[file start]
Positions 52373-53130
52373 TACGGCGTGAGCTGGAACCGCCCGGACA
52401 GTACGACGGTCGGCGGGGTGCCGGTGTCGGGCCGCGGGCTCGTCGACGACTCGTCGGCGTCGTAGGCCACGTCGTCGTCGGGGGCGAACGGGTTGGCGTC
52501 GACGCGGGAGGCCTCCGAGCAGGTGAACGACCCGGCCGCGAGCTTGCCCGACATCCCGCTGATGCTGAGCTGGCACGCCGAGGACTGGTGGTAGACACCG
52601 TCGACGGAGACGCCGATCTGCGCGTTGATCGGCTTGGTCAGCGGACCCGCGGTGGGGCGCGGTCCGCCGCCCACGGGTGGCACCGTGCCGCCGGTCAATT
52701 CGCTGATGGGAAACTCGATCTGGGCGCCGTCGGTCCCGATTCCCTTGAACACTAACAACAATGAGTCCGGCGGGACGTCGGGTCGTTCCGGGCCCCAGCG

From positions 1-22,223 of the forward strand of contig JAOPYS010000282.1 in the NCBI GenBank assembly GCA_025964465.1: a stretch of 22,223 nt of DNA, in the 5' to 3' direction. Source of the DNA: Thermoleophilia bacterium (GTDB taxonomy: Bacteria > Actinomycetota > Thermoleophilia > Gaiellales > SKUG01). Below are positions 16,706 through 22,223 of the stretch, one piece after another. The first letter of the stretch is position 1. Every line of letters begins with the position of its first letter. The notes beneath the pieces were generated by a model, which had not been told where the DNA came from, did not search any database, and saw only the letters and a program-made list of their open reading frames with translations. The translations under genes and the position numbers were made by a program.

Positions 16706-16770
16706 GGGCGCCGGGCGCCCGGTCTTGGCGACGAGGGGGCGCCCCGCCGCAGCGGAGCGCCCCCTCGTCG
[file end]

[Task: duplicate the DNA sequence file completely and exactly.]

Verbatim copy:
Positions 52373-53130
52373 TACGGCGTGAGCTGGAACCGCCCGGACA
52401 GTACGACGGTCGGCGGGGTGCCGGTGTCGGGCCGCGGGCTCGTCGACGACTCGTCGGCGTCGTAGGCCACGTCGTCGTCGGGGGCGAACGGGTTGGCGTC
52501 GACGCGGGAGGCCTCCGAGCAGGTGAACGACCCGGCCGCGAGCTTGCCCGACATCCCGCTGATGCTGAGCTGGCACGCCGAGGACTGGTGGTAGACACCG
52601 TCGACGGAGACGCCGATCTGCGCGTTGATCGGCTTGGTCAGCGGACCCGCGGTGGGGCGCGGTCCGCCGCCCACGGGTGGCACCGTGCCGCCGGTCAATT
52701 CGCTGATGGGAAACTCGATCTGGGCGCCGTCGGTCCCGATTCCCTTGAACACTAACAACAATGAGTCCGGCGGGACGTCGGGTCGTTCCGGGCCCCAGCG

From positions 1-22,223 of the forward strand of contig JAOPYS010000282.1 in the NCBI GenBank assembly GCA_025964465.1: a stretch of 22,223 nt of DNA, in the 5' to 3' direction. Source of the DNA: Thermoleophilia bacterium (GTDB taxonomy: Bacteria > Actinomycetota > Thermoleophilia > Gaiellales > SKUG01). Below are positions 16,706 through 22,223 of the stretch, one piece after another. The first letter of the stretch is position 1. Every line of letters begins with the position of its first letter. The notes beneath the pieces were generated by a model, which had not been told where the DNA came from, did not search any database, and saw only the letters and a program-made list of their open reading frames with translations. The translations under genes and the position numbers were made by a program.

Positions 16706-16770
16706 GGGCGCCGGGCGCCCGGTCTTGGCGACGAGGGGGCGCCCCGCCGCAGCGGAGCGCCCCCTCGTCG